Sometimes, things that seem like good ideas have unintended consequences. When you rethink your application and reporting requirements, be sure that you’re not accidentally setting up an equally – or more! – burdensome situation. In this blog, reprinted from Putnam Consulting Group’s Confident Giving Newsletter, Kris Putnam-Walkerly considers the downsides of a new trend in grantmaking: the request for a “short video” as part of an application.
Read on, Streamliners!
The other day, my 5-year old twins nearly pushed me over the edge. We went to the park, to the pool, and to get ice cream. I spent nearly the whole day entertaining them. But the second we got home, that wasn’t enough. They immediately insisted that I hadn’t spent enough time with them and that I had to play with them in the basement.
If you’re a parent, no doubt you’ve been there. But parents aren’t the only ones who feel pushed to the point of breaking. Grantees can also feel that way when trying to comply with some of the latest and greatest additions to funder grant proposals.
Take for example, the idea of requesting that grantseekers submit a video as part of their proposal. This appears perhaps to be a new trend, and one recently discussed on a national grantmaker listerv.
Not only does a resource-strapped and staff-stretched nonprofit need to spend hours filling out written information in a precise, foundation-dictated format, but now they must create an additional “get to know you” video submission.
I recently heard a foundation describe its process for asking grantseekers to submit a short (two minute) video as part of its proposal – “just shot from a smartphone” – as no big deal. Right?
Wrong. Adding video adds a list of unintended hurdles for grantees. Three come immediately to mind:
1) Technology. Just because I have a smartphone doesn’t mean I know how to use it to produce a decent video. I don’t understand the importance of lighting, or sound quality. I may not even have someone else around to hold the phone, which can make for a very wobbly selfie. I also may have no idea how to get my video from my phone to your website.
As a funder, will you be capable of seeing past the blurry images and poor sound quality and view this grantee without some kind of personal judgment? If not, are you willing to provide the technology needed to all applicants or send your own video crew?
2) Time. How many takes will I need to do before I’m happy with my two-minute video? I will probably want to create a script for myself, then consider which background might be best, then wonder whether I should just show myself or pan around my workplace or community. Do I need to know how to video edit? Do I need to pull in a colleague to help with all of this? Before I know it, I’ve spent a day of my time (and probably someone else’s) creating my two-minute video.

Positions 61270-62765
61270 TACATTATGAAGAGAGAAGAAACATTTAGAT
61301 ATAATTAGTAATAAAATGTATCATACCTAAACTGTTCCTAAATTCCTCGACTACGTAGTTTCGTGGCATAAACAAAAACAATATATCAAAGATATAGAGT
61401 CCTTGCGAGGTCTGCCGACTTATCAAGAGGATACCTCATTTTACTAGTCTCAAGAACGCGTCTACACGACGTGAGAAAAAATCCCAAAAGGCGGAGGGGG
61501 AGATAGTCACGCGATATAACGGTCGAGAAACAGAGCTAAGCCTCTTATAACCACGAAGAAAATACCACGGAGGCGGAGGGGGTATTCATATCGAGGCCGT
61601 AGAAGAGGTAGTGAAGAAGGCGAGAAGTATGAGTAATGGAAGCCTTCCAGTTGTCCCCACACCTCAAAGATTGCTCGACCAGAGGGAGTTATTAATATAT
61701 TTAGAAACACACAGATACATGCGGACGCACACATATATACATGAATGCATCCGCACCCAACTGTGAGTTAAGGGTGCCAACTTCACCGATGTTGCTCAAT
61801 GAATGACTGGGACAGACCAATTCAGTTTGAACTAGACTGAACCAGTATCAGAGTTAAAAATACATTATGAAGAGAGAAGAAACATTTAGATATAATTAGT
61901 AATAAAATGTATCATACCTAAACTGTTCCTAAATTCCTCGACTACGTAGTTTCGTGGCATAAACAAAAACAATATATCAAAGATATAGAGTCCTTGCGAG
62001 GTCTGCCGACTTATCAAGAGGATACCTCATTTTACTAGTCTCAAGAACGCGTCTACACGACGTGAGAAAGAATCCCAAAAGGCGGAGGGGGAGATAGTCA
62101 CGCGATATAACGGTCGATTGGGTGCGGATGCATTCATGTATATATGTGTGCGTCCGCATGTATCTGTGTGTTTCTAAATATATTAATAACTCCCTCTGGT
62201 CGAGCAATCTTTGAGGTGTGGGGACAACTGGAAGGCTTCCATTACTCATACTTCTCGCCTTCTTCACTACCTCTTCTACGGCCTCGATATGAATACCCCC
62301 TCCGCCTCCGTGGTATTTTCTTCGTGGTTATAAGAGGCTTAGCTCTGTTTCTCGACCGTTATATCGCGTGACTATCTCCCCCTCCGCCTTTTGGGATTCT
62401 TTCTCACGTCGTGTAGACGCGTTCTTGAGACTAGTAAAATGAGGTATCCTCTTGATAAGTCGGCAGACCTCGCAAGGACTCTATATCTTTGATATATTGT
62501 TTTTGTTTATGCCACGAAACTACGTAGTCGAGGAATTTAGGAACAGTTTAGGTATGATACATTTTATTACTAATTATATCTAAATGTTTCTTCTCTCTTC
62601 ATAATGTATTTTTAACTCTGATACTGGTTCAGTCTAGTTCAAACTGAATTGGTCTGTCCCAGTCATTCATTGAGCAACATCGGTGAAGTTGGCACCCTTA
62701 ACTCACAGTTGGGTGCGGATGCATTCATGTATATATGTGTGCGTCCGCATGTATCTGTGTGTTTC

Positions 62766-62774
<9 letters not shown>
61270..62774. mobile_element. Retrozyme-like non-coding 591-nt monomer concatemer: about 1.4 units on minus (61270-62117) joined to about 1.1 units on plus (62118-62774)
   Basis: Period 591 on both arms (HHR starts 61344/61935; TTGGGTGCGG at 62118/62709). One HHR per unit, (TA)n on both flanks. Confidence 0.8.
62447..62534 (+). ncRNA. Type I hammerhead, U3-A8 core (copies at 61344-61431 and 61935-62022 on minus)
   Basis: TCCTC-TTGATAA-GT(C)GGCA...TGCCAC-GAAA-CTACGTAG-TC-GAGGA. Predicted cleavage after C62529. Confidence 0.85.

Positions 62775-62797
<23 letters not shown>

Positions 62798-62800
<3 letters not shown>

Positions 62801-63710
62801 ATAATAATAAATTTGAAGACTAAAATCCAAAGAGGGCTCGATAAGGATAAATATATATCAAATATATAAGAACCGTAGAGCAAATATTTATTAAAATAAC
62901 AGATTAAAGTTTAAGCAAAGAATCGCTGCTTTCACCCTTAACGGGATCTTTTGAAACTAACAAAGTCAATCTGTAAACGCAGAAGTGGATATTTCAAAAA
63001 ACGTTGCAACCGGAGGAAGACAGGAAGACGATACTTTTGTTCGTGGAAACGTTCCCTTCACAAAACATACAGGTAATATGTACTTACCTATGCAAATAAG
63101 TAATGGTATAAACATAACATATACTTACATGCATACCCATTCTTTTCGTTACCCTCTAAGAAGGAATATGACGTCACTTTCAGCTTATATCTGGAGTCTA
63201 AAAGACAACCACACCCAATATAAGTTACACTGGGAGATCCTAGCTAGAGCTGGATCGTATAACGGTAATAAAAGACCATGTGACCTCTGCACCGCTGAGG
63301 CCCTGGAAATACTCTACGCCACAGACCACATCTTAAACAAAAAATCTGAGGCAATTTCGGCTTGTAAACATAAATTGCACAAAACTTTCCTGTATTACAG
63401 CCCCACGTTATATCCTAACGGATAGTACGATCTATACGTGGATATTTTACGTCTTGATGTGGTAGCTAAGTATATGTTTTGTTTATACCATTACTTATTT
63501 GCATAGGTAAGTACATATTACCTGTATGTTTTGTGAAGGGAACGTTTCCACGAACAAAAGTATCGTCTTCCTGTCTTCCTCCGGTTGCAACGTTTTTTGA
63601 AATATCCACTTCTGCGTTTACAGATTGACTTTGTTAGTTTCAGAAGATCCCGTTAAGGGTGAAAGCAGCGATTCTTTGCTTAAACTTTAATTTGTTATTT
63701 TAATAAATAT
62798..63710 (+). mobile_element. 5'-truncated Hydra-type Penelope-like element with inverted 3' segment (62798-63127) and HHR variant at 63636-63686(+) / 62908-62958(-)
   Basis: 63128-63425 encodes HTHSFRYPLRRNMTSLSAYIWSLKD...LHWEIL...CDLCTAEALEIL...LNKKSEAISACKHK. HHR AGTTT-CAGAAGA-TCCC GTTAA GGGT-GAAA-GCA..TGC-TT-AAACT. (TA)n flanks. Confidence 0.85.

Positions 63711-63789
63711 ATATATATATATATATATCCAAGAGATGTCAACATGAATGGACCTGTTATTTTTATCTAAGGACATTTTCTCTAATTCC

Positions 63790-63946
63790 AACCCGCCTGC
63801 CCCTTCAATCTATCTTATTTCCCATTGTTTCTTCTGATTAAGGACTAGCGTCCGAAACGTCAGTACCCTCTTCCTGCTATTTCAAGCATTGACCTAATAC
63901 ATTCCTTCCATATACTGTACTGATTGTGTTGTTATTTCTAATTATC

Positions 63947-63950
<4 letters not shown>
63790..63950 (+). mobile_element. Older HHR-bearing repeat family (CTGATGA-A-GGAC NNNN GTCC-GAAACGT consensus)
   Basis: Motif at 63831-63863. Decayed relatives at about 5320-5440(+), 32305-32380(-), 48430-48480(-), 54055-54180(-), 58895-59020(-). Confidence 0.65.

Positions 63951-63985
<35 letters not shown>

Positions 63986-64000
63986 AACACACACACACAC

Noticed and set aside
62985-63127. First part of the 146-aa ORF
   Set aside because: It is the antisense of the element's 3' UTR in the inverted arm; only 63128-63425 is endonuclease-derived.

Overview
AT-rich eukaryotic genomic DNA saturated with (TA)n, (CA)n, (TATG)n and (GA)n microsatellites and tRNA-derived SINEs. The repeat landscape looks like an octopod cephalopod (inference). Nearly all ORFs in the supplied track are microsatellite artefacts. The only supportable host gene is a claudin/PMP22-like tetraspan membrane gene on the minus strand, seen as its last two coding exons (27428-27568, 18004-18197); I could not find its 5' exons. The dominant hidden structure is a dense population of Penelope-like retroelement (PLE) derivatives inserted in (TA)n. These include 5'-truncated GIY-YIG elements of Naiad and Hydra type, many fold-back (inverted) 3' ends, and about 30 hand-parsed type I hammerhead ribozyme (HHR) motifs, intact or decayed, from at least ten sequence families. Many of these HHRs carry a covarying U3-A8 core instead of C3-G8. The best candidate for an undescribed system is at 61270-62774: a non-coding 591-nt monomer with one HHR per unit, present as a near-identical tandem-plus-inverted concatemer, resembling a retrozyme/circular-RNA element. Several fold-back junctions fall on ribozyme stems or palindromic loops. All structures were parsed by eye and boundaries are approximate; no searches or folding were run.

As a funder, are you willing to compensate grantees for time spent creating a video that’s just for you?
3) Self-Image. What if I feel horribly uncomfortable on camera? Literally putting my “best face forward” for a potential funder can send my anxiety levels through the roof. What if I’m brilliant and inspiring to my staff, but incredibly introverted?
As a funder, do you feel that the added information you’ll get from a two-minute video justifies the personal or professional angst and stress that creating the video may place on potential grantees? What if a phenomenal nonprofit leader comes across as boring on video? How would you feel if you had to create and disseminate your funding program on a two-minute video, without the help of communications professionals?
You wouldn’t add a requirement to your grant application process that all grantee leadership must be highly verbally articulate and able to engage and entertain your staff and board on video, would you? Of course not! But that’s essentially what you’re requesting when you make a video part of the application process.
Instead, if you’re considering requesting video, be honest about why you want to see a grantseeker on video in the first place, and whether this technology will help or hinder you. What is it you want to learn? Is video the best, or even a useful way to learn it?
If your foundation really wants to get a feel for who potential grantees are, why not allow them to choose from among several “get to know you” options? For example, they could send an existing video, opt for a short conference call with your staff, participate in a site visit. Or better yet, what if your program staff or trustees actually went out into the community to meet with people over coffee, with no expectations on either side, just to learn more about who’s working in the communities you serve?
Don’t get me wrong – I’m not pooh-poohing the use of personal technology, and I definitely think video can play a role in the interaction between funder and grantee, or funder and community. But you should also be sure that the lure of technology isn’t creating more burden than benefit, and that it’s not blurring your own vision.